Jerome Guillen, a critical executive at Tesla who was working on the development and eventual production of the Tesla Semi, has left the company, the automaker said Monday in a filing to the U.S. Securities and Exchange Commission.
Guillen’s departure comes just three months after he was moved from the president of automotive position, which included oversight of the Tesla Semi, to a role with less responsibility as head of heavy duty trucking. Guillen had led Tesla’s entire automotive business from September 2018 until March 2021.
Guillen had a decade-long career at Tesla and held numerous roles at the company. He started at Tesla in 2010 and reported directly to CEO Elon Musk as the program director of the Model S and soon was given more responsibility, including as VP of vehicle engineering. He was later appointed president of automotive before becoming president of heavy duty trucking in March 2021. Guillen is a former Daimler executive who was responsible for the development of the company’s new generation of Class 8 trucks.
The Tesla Semi, a battery electric semi-truck, is still in development. The company first revealed the Tesla Semi in November 2017. It had been slated to go into production by 2019, but it has continued to be pushed back. It’s unclear if Guillen’s departure will further delay the Semi.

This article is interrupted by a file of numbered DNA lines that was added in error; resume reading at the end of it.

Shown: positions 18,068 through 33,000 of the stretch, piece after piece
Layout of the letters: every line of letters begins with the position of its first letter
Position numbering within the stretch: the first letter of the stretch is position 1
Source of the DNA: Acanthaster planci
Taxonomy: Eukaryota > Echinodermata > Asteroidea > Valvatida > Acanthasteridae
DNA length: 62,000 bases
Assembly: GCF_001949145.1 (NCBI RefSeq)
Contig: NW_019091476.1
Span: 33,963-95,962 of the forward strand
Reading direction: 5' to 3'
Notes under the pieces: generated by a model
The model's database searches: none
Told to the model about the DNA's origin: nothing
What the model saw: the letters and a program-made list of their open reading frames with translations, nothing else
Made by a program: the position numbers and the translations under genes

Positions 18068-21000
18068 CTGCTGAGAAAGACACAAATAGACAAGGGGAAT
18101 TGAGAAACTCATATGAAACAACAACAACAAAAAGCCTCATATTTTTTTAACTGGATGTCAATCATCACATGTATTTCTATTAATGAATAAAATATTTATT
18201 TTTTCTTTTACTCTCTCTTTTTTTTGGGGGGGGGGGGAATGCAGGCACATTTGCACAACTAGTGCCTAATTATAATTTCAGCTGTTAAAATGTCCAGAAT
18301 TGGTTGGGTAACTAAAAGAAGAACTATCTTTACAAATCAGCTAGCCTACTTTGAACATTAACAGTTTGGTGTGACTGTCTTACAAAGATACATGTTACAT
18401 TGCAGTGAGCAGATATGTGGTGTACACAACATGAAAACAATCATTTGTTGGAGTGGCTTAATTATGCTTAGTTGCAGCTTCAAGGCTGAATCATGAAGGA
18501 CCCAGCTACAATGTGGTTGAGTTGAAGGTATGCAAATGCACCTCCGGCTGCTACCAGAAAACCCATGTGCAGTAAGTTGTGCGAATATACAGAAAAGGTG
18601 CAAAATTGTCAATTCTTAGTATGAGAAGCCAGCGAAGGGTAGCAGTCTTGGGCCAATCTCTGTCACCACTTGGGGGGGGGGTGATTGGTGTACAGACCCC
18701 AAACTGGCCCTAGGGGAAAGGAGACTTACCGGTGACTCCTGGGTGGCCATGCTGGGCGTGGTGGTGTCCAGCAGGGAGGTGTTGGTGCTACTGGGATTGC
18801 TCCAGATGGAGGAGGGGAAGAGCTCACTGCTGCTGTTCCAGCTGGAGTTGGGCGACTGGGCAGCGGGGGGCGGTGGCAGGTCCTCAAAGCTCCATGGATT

In January, Tesla CEO Elon Musk said during the company’s 2020 Q4 earnings call that all engineering work on the semi had been completed and that it expected to begin deliveries in 2021. The availability of battery cells was the only issue limiting the vehicle’s production, Musk said at the time. Three months later, Tesla didn’t provide much of a progress report except to say the semi was in development.
Earlier this month, the company announced that the first Tesla Semi Megacharger would be installed at Frito-Lay’s Modesto, California delivery center. The Megacharger charging stations will be capable of serving up to 100 Tesla Semi trucks.
It was reported earlier this year that Tesla is building a new production line for its Semi model near its Nevada Gigafactory location, with the aim of producing five semi-trucks per week.